When couples come for sex counseling, many couples express a sense of shame that they are having sexual issues. In our sex-saturated culture, it seems that everyone is having sex all the time, so that it seems unnatural for couples to have sexual difficulties. This often leads to what I call the the “blame and shame game”; a no-win interaction where the couple tries to figure out whose fault it is that they aren’t having the great sex life that they assume everyone else is having.
Some of the couples I see for sex therapy are young couples in the early years of their relationship, some are couples in mid-life with busy careers and children, and some are older couples, but all are concerned that they are not having the kind of intimate relationship they had expected.
We define a no-sex relationship as one where a couple engages in sexual activity less than ten times in a year, while a low sex relationship is sex less than 20 times a year. So, what do we really know about who is having sex, and how much sex? In 2010, researchers at Indiana University conducted one of the most comprehensive studies of sexual behavior to date, surveying almost 6000 men and women between the ages of 14 and 94. Known as the National Survey of Sexual Health and Behavior (NSSHB), their report gives us the best information to date about various sex acts, and frequency, by age group.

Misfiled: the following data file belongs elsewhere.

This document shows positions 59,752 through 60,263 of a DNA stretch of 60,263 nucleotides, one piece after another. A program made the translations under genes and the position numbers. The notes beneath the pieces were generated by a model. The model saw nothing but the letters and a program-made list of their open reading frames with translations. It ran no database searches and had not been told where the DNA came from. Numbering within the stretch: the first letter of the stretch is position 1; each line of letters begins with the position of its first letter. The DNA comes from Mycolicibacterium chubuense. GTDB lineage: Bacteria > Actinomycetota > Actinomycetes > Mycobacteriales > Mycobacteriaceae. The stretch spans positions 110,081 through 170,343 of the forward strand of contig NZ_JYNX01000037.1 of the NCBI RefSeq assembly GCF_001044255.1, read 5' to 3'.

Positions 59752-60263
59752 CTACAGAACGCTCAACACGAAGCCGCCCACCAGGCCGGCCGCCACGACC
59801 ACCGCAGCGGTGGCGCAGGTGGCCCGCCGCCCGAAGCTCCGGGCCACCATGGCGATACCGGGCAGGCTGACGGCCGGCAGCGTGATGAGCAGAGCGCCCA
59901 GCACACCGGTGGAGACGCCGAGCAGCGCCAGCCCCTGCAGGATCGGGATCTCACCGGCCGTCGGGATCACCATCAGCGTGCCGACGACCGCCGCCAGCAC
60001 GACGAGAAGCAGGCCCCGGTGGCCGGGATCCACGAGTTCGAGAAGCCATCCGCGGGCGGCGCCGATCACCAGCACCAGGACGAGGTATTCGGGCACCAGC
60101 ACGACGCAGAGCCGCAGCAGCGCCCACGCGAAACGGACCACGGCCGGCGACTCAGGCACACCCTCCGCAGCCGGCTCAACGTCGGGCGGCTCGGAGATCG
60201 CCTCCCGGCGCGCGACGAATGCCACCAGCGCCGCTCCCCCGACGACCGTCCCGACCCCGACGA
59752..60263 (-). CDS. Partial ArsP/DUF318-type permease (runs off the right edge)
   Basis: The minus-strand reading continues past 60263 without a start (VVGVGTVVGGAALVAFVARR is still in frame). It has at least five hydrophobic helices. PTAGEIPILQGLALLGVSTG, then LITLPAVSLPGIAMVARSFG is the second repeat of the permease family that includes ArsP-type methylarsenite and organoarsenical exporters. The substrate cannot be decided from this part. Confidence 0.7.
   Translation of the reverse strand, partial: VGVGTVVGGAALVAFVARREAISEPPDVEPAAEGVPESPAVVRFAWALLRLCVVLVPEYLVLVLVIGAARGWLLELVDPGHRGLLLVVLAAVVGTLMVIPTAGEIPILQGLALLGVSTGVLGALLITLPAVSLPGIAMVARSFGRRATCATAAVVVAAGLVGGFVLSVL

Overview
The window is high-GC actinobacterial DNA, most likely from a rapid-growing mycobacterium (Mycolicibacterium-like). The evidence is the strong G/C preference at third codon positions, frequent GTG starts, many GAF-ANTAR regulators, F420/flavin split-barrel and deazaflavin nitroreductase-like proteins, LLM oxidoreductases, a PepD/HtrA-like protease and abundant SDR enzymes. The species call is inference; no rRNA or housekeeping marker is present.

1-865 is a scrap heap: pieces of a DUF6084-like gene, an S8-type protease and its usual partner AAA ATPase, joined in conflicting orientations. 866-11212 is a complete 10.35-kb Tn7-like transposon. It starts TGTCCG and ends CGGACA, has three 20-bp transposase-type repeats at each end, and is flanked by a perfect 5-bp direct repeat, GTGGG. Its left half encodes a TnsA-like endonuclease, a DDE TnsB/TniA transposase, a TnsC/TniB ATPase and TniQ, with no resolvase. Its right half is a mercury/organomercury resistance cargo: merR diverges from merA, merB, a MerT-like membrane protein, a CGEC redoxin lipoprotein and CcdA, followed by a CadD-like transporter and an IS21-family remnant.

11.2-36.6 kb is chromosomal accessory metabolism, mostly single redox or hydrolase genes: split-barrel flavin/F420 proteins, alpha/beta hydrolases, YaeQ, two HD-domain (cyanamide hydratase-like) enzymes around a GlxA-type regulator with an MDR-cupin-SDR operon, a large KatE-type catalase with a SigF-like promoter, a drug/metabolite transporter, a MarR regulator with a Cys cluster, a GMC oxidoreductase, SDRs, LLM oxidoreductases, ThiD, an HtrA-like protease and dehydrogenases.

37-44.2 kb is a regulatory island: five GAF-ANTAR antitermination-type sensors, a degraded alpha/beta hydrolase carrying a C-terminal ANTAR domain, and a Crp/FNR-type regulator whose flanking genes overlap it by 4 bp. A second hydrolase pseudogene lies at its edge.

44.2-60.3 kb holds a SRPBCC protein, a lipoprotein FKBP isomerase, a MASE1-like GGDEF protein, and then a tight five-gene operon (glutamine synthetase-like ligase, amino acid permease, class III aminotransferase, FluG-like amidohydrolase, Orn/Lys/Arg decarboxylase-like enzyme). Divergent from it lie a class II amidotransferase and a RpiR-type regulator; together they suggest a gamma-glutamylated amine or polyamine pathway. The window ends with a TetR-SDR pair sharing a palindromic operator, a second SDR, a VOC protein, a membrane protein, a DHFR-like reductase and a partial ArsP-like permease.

In all areas, some of the results were surprising. For example, only about one-third of married couples under the age of 30 reported having intercourse more than once a week, while about 15% reported having intercourse not at all to less than once a month in the past year – a no-sex marriage, by our definition. By age 40, that number rose to about 30%, while by their mid-sixties, half of all married couples were in the no-sex category.
At the other end of the scale, about 20% of married couples over 70 years old were having sex about once per week!
Clearly age is not a predictor of sexual activity. Although frequency alone is not the only measure of a great sex life, we know that couples of any age can be having a lot less sex (or a lot more!) than what they think is “normal”. And although not measured in this study, we also know that the amount of sex is not determined by “chemistry”, but by an ability to create a healthy erotic relationship that can last a lifetime.
There is no need for any couple to feel ashamed or embarrassed that they are not having the sexual relationship they would like to have. If you are one of these couples, you can do something about it. If you can’t solve it on your own, get the help you need, so that you can look forward to joining those healthy, happy, frisky 70-year-olds!